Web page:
How do Scout and Jem differ in different situations in To Kill a Mockingbird?

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bullgatortail eNotes educator| Certified Educator

Jem's maturity gives him an advantage over his sister when it comes to dealing with difficult situations in To Kill a Mockingbird, but the biggest difference between the two is that he handles his temper better than Scout. On several occasions early in the novel, Scout resorts to using her fists to decide matters between Walter Cunningham, Cecil Jacobs and her cousin Francis. After a lecture from Atticus, she learns to control her urge to fight except when she lights into Jem in Chapter 14. Jem exhibits a hot temper at times, but he usually lets it out in a verbal manner rather than physically (aside from his destructive attack on Mrs. Dubose's camellias). Jem is a bit more reflective, patiently explaining to Scout why she shouldn't brag about Atticus' marksmanship skills to her classmates (Chapter 10) and calming Scout after Aunt Alexandra's refusal to allow Walter Jr. to visit the Finch house (Chapter 23). Jem is always the leader: Scout follows him on his excursions to the Radley house, to the jail when they encounter the lynch mob, and to the courthouse on the day of the trial. On the night of the Halloween pageant, Jem leads Scout to and from the school; and when they are attacked by Bob Ewell, he tells his sister to run, and then tries to protect her from Bob's murderous hands.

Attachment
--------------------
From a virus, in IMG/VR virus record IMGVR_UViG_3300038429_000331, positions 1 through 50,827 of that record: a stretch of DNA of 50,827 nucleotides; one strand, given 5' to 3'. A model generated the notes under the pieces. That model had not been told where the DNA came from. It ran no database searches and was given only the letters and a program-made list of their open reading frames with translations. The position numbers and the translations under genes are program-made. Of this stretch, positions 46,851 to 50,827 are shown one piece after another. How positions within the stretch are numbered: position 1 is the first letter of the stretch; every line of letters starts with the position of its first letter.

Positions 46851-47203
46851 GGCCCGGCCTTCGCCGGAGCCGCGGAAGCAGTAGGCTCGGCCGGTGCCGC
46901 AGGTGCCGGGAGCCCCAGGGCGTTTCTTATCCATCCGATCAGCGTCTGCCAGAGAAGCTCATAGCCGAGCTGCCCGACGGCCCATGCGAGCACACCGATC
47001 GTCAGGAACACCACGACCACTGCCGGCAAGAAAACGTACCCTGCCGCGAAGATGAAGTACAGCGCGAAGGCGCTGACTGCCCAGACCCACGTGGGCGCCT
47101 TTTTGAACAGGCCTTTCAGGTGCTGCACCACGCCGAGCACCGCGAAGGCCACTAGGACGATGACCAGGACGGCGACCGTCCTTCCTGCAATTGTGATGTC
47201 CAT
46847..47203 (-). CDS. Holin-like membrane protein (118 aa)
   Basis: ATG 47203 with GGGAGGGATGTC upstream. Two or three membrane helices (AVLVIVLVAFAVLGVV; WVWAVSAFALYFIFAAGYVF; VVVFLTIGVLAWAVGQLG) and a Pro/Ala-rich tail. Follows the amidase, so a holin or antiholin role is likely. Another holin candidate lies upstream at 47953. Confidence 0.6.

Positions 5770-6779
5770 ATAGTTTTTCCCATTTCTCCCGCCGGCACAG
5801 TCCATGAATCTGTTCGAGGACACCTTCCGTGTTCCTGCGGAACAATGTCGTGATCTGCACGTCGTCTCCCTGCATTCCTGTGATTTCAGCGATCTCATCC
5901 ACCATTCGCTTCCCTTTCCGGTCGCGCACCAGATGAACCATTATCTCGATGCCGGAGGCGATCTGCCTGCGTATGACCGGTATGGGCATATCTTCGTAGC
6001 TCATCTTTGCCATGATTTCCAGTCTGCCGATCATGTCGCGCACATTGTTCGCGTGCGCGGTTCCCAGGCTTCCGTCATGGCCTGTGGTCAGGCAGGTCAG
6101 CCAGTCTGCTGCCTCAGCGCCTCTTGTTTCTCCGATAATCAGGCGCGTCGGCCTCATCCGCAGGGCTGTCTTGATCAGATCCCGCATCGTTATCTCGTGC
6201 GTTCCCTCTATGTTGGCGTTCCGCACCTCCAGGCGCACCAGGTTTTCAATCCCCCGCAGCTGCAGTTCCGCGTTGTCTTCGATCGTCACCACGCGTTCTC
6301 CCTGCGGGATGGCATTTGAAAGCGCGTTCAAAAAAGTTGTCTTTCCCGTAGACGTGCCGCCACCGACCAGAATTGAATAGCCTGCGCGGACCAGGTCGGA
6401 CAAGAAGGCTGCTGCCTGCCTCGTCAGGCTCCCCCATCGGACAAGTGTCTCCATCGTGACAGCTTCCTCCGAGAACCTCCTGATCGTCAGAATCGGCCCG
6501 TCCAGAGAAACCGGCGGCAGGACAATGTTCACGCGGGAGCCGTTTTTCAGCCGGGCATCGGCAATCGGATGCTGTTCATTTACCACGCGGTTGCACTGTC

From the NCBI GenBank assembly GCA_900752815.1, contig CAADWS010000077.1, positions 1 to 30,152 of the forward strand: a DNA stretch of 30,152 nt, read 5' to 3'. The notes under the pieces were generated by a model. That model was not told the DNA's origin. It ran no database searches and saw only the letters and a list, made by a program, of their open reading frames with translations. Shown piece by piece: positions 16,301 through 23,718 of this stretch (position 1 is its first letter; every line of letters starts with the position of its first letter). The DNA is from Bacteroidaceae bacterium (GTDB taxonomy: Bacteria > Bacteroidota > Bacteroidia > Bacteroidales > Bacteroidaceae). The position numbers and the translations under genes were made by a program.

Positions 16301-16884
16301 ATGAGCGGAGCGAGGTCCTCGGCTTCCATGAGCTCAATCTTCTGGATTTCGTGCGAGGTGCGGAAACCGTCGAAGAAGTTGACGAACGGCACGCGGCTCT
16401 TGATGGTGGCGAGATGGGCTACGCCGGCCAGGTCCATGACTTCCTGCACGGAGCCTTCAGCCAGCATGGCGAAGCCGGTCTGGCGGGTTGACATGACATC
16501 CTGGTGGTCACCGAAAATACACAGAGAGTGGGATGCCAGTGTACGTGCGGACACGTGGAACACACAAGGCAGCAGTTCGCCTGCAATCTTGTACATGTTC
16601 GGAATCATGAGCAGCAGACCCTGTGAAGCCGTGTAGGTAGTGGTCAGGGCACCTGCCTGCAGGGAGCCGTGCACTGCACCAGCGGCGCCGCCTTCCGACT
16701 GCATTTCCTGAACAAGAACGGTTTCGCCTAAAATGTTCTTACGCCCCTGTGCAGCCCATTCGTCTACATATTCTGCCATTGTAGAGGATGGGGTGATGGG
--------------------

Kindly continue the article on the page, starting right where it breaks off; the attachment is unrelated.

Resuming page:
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To Kill a Mockingbird

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